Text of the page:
# Fractions, Decimals, & Percents Users Guide to. Fractions Denominator - the number on the bottom of a fraction *Represents how many equal pieces something.

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Fractions, Decimals, & Percents Users Guide to

Fractions Denominator - the number on the bottom of a fraction *Represents how many equal pieces something is being cut into Numerator - the number on the top *Represents the number of equal pieces

Example: two fifths 2/5

Equivalent Fractions Equivalent Fractions are fractions that are equal to each other. For instance: 1/2 = 2/4 To find equivalent fractions, just multiply the numerator and denominator by the same number. Example: 1 x 2= 2 2 x 2= 4

Simplifying Fractions Simplifying Fractions means to change the fractions into their simplest form Example: 5/10 = 1/2 You can make this change easily by looking at the factors of both the numerator and denominator. Factors of 5: 1, 5 Factors of 10: 1, 2, 5, 10

Simplifying Fractions cont… Factors of 5: 1, 5 Factors of 10: 1, 2, 5, 10 The common factors between both numbers are one and five. Five is the Greatest. So it is the Greatest Common Factor. Most mathematicians call this the GCF. Find out how many times the GCF goes into both the numerator and denominator. 5 goes into 5, 1 time 5 goes into 10, 2 times therefore…. 5/10 = 1/2

Adding & Subtracting Fractions When adding and subtracting fractions, you must first have the same denominators for both fractions. Example: 1/4 + 2/4 Keep the denominator the same- add or subtract the numerators. 1/4 + 2/4 = ¾ (again, the denominator stays the same, the numerators get added together.)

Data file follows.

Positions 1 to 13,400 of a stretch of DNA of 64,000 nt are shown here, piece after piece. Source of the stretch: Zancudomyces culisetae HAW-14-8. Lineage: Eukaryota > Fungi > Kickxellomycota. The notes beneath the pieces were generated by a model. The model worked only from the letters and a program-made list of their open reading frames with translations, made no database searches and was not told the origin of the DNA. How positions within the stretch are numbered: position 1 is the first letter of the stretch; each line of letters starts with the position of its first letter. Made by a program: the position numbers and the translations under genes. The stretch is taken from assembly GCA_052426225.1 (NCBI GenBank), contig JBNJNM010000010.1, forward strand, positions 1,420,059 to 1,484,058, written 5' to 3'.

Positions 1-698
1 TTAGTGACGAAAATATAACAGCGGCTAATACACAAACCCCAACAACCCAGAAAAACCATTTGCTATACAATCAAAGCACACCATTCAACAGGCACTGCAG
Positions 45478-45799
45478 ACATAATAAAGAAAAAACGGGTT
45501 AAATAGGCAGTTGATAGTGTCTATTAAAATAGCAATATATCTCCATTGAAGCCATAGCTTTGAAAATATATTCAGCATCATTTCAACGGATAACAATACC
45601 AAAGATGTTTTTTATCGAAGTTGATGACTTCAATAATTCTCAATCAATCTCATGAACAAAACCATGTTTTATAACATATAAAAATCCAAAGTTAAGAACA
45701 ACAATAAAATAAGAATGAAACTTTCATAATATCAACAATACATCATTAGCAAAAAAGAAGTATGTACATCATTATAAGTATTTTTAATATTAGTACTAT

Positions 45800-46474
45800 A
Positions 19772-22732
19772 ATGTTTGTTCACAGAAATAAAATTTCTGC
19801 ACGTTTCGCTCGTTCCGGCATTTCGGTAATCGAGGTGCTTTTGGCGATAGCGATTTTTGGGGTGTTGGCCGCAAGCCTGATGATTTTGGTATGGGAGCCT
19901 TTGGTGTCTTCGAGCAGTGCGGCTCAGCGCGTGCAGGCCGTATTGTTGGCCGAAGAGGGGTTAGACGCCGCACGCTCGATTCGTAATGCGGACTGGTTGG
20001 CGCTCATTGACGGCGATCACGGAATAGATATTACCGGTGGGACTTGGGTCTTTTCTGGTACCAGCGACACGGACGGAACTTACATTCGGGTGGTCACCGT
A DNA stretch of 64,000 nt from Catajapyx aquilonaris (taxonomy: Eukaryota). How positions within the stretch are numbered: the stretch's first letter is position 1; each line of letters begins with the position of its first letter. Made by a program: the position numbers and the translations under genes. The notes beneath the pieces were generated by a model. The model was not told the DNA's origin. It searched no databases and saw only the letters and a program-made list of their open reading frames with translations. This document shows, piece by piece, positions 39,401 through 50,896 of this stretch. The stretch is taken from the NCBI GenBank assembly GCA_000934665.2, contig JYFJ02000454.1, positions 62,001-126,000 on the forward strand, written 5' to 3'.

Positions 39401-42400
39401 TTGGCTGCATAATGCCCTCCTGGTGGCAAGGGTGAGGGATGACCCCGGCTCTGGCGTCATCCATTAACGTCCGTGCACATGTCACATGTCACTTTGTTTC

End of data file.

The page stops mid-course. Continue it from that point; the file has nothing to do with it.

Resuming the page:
Common Denominators common denominatorsBefore you can add fractions, you must make the denominators the same. This is called having common denominators. multiplesYou can make common denominators by looking at the multiples of both denominators. The smallest common multiple (least common multiple-LCM) becomes your new denominator.

Example 1/5 + 2/3 Look at the denominators and find the LCM (least common multiple) Multiples of 5: 5, 10, 15, 20, 25, 30… Multiples of 3: 3, 6, 9, 12, 15, 18, 21, 24, 27, 30… 15 is the smallest multiple that both numbers have in common; therefore, that is the number that should be used. Although, 30 and any other common multiples will also work.

Example continued 1/52/3 1/5 + 2/3 3/15 10/15 + The answer is 13/15.

….. Answer 1/5 + 2/3 = 1/5 = 3/15 2/3 = 10/15 3/15 + 10/15 = 13/15

Multiplying Fractions When multiplying fractions… or should I say when finding the product of fractions… You simply multiply across. Step 1- Multiply the Numerators Step 2- Multiply the Denominators Step 3- Simplify *Please note that in most cases, you must simplify the fraction after multiplying.

Example continued… 2/5 x 3/8 = (2 x 3) / (5 x 8) = 6/40 6/40 = 3/20 2/5 x 3/8 = 3/20

Decimals Think about place value and think about money. 55 means … Fifty-five hundredths Or Five tenths plus five hundredths TenthsHundredthsThousandthsTen-thousandthsHundred- thousandthsMillionths

0.75 = ¾ = 75/100 = 75%

Percents Percent form tells how many per every hundred. 50% : 50/100 Also equal to ½ or 100/200 or 200/400

Benchmark Fractions These are the fractions that are the most commonly used. Memorize these benchmark fractions and their percent and decimal equivalents to make working with fractions easier. ½50%0.50 1/333%0.333 ¼25%0.25 1/520%0.20 1/616.7%0.167 1/812.5%0.125 1/1010%0.10 2/367%0.667 ¾75%0.75

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